Meanwhile, what about integrating climate action with development? Environment ministries may have visionary plans for low-carbon, resilient development, but if ministries of finance or planning aren’t on board, these are unlikely to have much traction. These are typically the ministries charged with meeting the SDGs. If we want to bring SDGs and climate together, then the relevant ministries both need to own the plans. 

Partnership platform

Working together we can achieve more. Everyone would agree with this premise in principle, but it’s tough to put it into effect. Institutional incentives and national politics often push people, however dedicated and well meaning, to compete rather than cooperate. And then there is the sheer time it can take to work with multiple counterparts. Planning workshops, stakeholder consultations, partner meetings – these all take time and often money. 

Nevertheless, the costs of not cooperating are far greater. Which is why a group of governments and institutions – currently almost 200 in total – set up the NDC Partnership. The Partnership is not a separate platform, but a mechanism that lets members and other partners work together transparently and efficiently to support countries with their action on nationally determined contributions (NDCs)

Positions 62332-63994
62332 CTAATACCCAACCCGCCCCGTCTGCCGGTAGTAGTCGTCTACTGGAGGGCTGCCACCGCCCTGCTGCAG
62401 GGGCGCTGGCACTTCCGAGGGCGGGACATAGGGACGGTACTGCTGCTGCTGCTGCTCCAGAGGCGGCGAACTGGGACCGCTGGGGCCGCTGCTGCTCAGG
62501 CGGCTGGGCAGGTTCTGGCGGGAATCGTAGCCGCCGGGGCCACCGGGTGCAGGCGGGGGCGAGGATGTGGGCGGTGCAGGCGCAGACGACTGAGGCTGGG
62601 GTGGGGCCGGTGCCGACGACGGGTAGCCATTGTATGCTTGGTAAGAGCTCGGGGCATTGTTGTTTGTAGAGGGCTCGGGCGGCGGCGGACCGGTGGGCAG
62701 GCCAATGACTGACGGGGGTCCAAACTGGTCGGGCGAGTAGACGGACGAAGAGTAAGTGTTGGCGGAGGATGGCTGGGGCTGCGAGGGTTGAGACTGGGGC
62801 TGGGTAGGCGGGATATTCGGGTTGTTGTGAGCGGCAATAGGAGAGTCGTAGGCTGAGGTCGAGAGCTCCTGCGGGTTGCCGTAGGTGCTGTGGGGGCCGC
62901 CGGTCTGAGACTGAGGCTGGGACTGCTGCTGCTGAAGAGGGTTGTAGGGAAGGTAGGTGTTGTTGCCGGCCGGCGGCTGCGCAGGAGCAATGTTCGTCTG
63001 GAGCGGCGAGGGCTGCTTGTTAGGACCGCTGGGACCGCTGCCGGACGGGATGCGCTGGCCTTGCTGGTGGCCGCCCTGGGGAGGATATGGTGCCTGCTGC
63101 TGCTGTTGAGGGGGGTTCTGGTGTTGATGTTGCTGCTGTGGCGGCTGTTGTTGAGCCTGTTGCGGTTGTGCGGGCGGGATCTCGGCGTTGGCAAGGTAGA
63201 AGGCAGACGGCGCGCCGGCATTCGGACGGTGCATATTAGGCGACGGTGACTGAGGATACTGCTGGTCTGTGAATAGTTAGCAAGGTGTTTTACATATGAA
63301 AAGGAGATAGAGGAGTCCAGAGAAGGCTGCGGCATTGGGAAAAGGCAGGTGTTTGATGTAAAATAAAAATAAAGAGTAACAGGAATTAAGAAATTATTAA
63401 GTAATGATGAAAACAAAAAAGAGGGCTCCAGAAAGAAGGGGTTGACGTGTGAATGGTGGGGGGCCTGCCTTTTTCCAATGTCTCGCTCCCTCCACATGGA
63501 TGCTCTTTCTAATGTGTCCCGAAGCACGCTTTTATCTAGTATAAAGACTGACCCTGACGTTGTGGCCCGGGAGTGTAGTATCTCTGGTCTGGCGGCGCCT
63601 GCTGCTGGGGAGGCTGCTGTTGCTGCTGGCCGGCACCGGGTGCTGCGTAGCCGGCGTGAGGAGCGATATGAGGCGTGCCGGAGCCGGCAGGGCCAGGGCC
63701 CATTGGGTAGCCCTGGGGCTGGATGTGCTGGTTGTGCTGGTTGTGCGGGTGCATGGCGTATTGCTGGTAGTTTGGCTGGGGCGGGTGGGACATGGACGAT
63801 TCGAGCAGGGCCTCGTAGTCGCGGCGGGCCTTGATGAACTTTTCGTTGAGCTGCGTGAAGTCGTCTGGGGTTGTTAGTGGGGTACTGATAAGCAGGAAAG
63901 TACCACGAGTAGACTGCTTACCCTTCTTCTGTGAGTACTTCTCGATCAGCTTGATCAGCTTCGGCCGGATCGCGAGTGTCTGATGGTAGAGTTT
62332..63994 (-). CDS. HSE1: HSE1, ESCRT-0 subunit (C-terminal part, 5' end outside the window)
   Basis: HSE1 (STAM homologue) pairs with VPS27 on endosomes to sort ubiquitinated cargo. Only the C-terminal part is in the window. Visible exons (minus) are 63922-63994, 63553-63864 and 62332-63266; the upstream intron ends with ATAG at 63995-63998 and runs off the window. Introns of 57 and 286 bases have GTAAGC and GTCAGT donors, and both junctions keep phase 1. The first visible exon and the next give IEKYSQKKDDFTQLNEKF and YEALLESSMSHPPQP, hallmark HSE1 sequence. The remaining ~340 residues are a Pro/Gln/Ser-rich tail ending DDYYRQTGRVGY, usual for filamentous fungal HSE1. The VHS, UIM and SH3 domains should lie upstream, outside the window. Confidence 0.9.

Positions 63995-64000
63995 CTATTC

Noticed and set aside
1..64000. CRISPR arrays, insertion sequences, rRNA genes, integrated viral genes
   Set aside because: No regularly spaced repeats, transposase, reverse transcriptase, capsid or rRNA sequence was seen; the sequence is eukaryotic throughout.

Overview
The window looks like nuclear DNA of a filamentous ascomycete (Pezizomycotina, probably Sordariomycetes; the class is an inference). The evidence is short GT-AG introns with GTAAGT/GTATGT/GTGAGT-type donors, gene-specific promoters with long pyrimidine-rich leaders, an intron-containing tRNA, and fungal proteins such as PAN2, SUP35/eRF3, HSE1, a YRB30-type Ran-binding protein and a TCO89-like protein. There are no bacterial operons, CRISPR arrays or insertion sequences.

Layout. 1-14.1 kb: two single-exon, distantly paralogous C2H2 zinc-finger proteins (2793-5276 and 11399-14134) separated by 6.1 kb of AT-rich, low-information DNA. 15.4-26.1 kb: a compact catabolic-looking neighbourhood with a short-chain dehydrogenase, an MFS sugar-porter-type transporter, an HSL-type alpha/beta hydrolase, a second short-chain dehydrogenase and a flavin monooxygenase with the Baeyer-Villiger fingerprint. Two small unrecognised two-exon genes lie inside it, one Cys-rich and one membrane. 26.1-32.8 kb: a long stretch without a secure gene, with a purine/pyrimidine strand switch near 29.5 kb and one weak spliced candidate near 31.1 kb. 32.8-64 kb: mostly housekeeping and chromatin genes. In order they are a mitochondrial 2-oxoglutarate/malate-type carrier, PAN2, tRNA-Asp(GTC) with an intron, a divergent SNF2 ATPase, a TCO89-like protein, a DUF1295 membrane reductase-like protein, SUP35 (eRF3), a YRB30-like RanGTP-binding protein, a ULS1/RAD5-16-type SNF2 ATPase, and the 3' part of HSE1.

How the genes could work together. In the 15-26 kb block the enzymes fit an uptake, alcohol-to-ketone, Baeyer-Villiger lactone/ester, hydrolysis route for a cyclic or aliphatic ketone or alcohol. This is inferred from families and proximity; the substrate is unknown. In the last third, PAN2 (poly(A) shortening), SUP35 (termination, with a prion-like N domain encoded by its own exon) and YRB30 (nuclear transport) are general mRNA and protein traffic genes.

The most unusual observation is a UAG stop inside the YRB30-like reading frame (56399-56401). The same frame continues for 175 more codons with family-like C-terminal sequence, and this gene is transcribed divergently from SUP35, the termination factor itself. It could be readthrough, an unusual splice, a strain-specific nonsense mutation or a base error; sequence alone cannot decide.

Developing country governments request support for their NDC actions through both environment ministries and finance or planning ministries, to ensure that the proposed actions align with core development priorities. Based on these requests, the Partnership enables interested partners, from multilateral development banks and UN agencies to specialist NGOs, to align around a single, public plan approved by the government. For governments, this means they can ensure strategic ownership of the implementation plans and reduce the burden of engaging different partners bilaterally. For international partners, the Partnership’s open process reduces potential duplication and allows them to focus where their expertise and resources will have the biggest impact.